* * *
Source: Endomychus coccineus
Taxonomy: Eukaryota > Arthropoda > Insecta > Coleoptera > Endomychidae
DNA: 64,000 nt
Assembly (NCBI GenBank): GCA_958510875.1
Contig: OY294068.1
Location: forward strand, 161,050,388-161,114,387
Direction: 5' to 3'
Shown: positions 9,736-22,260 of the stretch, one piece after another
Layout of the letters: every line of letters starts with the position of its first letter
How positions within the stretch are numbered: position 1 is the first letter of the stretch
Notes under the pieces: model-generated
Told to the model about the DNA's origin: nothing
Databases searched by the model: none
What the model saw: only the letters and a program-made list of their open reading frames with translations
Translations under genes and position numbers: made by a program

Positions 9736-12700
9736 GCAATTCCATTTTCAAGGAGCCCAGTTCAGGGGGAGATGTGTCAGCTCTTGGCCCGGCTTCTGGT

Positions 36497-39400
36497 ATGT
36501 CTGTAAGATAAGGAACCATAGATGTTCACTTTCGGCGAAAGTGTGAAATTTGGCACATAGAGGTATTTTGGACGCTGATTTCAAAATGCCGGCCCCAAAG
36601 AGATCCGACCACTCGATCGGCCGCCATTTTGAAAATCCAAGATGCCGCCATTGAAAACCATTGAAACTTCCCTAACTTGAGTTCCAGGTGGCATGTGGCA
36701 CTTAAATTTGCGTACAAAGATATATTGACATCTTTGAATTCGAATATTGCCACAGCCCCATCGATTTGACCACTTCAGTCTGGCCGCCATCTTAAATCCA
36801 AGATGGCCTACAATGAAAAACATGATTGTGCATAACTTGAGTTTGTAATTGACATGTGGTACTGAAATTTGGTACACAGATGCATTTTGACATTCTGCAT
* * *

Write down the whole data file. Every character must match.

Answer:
Source: Endomychus coccineus
Taxonomy: Eukaryota > Arthropoda > Insecta > Coleoptera > Endomychidae
DNA: 64,000 nt
Assembly (NCBI GenBank): GCA_958510875.1
Contig: OY294068.1
Location: forward strand, 161,050,388-161,114,387
Direction: 5' to 3'
Shown: positions 9,736-22,260 of the stretch, one piece after another
Layout of the letters: every line of letters starts with the position of its first letter
How positions within the stretch are numbered: position 1 is the first letter of the stretch
Notes under the pieces: model-generated
Told to the model about the DNA's origin: nothing
Databases searched by the model: none
What the model saw: only the letters and a program-made list of their open reading frames with translations
Translations under genes and position numbers: made by a program

Positions 9736-12700
9736 GCAATTCCATTTTCAAGGAGCCCAGTTCAGGGGGAGATGTGTCAGCTCTTGGCCCGGCTTCTGGT

Positions 36497-39400
36497 ATGT
36501 CTGTAAGATAAGGAACCATAGATGTTCACTTTCGGCGAAAGTGTGAAATTTGGCACATAGAGGTATTTTGGACGCTGATTTCAAAATGCCGGCCCCAAAG
36601 AGATCCGACCACTCGATCGGCCGCCATTTTGAAAATCCAAGATGCCGCCATTGAAAACCATTGAAACTTCCCTAACTTGAGTTCCAGGTGGCATGTGGCA
36701 CTTAAATTTGCGTACAAAGATATATTGACATCTTTGAATTCGAATATTGCCACAGCCCCATCGATTTGACCACTTCAGTCTGGCCGCCATCTTAAATCCA
36801 AGATGGCCTACAATGAAAAACATGATTGTGCATAACTTGAGTTTGTAATTGACATGTGGTACTGAAATTTGGTACACAGATGCATTTTGACATTCTGCAT